Inclusivity, which is a demand voiced in BLM protests, will never be attained through top-down “cancel culture” correctness, but only through bottom-up recovery of relatedness. Containment in the story (of our connectedness), is a process of integration. Beginning in the individual, it moves outward in the direction of all “othernesses,” i.e., all relationships that feel antipathetical to one’s bliss and equanimity, beginning with the closest and most difficult. After centuries of learning to move onward, upward and away from disagreeable realities – limitations – in the reach for the transcendence of promised material success, this “coming down” into the story calls for an unaccustomed, ongoing effort of reconciliation, or inclusivity. In my case, having committed to in-place living among family and local community in a beaten-down rustbelt city, I’m daily assailed by objectionable up-close realities threatening my ever-fragile sense of being “in the story.” However, inasmuch as my meager understanding allows, such struggle with the things I cannot accept, that it seems to me I ought not to have to accept, is the story, for it is in ourselves, in living within limitations, that “spirit and matter” can be reconciled, indigenously.

Inclusivity and selfishness

One of the things we loved about our coffeeshop from its inception 18 years ago was the freedom from coercion that a small local business (sans advertising) is. Risky as it was, Orin and I loved the idea that people would come to our shop drawn solely by attraction, in contrast to non-profits which must perpetually be leaning on their members (or granting sources) for financial support. We were elated by the independence we gained in thus depending upon customers coming to buy their coffee purely from desire. Even our next-door non-profit arts space, though often reaching out for help, has largely stayed away from the administrative overhead that turns the work into a job, the loss of freedom to do and say what we want according to conscience, by having no paid staff. Now, during the pandemic, I see many non-profits forced to seek support from that reliable liberal spirit of “doing good.” Why else would you pay money to sit in your living room and watch a performance virtually that needs to be experienced live? I am not arguing against supporting artists! I am arguing for trusting (to a point) the artist’s eros-driven selfishness more than the self-effacing do-gooderism that most nonprofits and arts venues depend on for their survival. Although we need both, because affirmation of joy is so absent in liberal society, I instinctively trust the inclusiveness of people drawn together by their “selfish” wanting more than by selfless altruism.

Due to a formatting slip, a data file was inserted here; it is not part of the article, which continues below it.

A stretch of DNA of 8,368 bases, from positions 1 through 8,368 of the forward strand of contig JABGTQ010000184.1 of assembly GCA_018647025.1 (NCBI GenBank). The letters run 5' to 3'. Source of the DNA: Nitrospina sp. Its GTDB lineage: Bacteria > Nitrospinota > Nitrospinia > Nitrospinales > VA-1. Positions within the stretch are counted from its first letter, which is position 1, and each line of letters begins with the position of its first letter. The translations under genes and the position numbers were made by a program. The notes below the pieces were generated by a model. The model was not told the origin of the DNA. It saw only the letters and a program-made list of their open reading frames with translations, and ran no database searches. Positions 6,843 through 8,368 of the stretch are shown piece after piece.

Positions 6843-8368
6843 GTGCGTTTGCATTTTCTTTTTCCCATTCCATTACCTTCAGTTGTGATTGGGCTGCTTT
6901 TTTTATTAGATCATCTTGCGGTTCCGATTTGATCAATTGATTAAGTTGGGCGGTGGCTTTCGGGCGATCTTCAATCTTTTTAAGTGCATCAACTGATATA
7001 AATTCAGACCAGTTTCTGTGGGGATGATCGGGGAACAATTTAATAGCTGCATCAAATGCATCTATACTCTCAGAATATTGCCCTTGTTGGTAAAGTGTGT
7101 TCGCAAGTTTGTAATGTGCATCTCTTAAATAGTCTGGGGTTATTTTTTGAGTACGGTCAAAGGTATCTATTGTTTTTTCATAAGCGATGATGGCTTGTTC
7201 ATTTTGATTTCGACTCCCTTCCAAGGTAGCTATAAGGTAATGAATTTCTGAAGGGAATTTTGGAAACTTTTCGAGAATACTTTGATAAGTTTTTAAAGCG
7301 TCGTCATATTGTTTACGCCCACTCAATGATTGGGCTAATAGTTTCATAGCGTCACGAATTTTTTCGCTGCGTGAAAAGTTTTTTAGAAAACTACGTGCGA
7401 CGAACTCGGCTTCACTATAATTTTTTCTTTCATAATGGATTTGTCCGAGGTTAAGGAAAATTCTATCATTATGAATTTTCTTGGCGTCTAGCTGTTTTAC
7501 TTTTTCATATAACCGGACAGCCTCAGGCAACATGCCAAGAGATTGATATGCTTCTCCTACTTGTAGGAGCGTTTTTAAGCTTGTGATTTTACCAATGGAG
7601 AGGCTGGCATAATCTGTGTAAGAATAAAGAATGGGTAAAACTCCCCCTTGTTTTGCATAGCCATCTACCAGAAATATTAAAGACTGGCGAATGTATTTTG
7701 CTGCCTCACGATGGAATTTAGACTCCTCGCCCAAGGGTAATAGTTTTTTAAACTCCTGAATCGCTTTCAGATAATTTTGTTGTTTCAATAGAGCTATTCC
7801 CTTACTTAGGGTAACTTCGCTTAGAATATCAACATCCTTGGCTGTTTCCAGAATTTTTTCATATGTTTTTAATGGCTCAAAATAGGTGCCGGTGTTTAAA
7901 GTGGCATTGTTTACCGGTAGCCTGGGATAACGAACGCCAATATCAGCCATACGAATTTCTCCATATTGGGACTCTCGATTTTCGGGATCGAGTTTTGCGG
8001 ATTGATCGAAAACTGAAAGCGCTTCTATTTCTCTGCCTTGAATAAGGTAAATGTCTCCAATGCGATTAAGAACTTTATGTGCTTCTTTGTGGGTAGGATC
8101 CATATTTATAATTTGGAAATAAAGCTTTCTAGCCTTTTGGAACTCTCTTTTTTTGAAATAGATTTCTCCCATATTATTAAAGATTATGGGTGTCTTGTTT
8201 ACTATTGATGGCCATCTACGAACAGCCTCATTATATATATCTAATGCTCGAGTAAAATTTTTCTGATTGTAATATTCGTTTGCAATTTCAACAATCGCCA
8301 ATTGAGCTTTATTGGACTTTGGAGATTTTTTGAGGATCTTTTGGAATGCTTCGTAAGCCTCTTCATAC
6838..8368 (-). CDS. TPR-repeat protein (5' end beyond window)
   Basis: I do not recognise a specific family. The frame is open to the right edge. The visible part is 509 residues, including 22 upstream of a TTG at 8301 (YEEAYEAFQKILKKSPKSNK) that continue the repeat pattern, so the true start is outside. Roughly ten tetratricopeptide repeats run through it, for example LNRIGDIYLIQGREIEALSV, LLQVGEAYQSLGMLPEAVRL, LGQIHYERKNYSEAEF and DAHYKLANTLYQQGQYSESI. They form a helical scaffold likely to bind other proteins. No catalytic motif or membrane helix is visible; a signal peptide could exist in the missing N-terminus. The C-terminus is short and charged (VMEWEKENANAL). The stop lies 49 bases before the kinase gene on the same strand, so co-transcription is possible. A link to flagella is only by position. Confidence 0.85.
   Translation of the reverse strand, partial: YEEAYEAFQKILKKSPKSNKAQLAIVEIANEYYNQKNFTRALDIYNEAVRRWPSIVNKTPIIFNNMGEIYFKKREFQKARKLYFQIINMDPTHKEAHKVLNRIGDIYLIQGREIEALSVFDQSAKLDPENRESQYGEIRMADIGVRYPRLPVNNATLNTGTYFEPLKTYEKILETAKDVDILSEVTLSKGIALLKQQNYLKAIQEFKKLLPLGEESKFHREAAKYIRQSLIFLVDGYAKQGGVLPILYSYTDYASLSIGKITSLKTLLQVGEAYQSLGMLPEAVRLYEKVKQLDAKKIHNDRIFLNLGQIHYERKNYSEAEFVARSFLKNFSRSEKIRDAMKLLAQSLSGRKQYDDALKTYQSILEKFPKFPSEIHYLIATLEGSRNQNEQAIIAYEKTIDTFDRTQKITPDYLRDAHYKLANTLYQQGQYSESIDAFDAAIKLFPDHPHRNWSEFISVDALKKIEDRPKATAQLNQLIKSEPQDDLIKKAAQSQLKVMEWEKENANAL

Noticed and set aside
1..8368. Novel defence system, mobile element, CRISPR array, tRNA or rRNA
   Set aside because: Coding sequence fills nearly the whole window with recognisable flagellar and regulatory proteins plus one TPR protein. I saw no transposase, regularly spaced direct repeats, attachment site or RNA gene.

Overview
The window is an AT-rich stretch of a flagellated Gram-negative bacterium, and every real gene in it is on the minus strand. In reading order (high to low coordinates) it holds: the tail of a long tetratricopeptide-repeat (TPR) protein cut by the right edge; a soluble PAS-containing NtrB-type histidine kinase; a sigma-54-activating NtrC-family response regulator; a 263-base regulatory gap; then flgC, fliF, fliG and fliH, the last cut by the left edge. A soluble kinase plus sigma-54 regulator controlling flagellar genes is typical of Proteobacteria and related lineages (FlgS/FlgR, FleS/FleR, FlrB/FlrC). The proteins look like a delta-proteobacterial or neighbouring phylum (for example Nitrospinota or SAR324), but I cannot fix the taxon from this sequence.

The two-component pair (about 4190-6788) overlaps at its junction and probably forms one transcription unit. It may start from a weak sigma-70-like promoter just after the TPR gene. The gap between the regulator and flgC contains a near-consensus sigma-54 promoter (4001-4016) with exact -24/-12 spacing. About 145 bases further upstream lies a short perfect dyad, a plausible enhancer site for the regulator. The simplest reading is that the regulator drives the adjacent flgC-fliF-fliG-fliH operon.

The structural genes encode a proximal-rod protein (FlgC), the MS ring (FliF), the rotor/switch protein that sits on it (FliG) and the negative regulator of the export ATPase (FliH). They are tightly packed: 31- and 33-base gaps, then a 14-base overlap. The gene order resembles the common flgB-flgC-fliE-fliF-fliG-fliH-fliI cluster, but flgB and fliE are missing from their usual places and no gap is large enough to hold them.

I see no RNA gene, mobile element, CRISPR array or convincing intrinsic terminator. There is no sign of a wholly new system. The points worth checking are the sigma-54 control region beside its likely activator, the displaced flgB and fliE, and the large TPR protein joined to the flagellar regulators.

This kind of selfishness is inherent in containing one’s life imaginatively in “the story.” Bliss, after all, is a selfish attainment! Because my story is essential to my conscious being I must keep its “magic cloak” about me. This would not make me strange in the eyes of indigenous people, who must have a story – a cosmology – that includes them in it, and provides them, as mine does me, a legitimate wall against the terrors of existential non-being. Inside my “cloak of myth,” I am included in Being; saved. But note! The truth contained in the myth-deep story is not selfish; it is unitive and connective. Paradoxically, my selfish need to know I am included and welcomed in my being – confirmed subjectively in the practice of my art – connects me with the humanity I share with all others. It may be that to be able to be inclusive of others who are different from me, I must first know I am included in the great interconnected family of being. If this is so, the greatest obstacle to finding one’s way imaginatively to the true, connective myth that could allow us to work with rather than against the radical stream of righteousness, may be liberal refusal of “selfish” desire in favor of selfless goodness.

White liberals who proclaim Black Lives Matter but who cannot prize their own whole beings such that their struggle for justice includes their human right to joy, and those who consider themselves to be inside the Christian narrative but do not understand the story demands inclusion of all creation, are tragically alike in their dread of inclusivity. The inhumanity displayed at both ends of the political spectrum reflects fear of radical change, no matter how desperately it’s needed, that cannot be allayed by force or reason. Only individuals who’ll face the truth that creative participation in the work of spirit is wanted of them can vanquish the perverse and highly conditioned fear of joy that has us in its death grip.

Kim C. Domenico, reside in Utica, New York, co-owner of Cafe Domenico (a coffee shop and community space),  and administrator of the small nonprofit independent art space, The Other Side.  Seminary trained and ordained,  but independently religious. She can be reached at: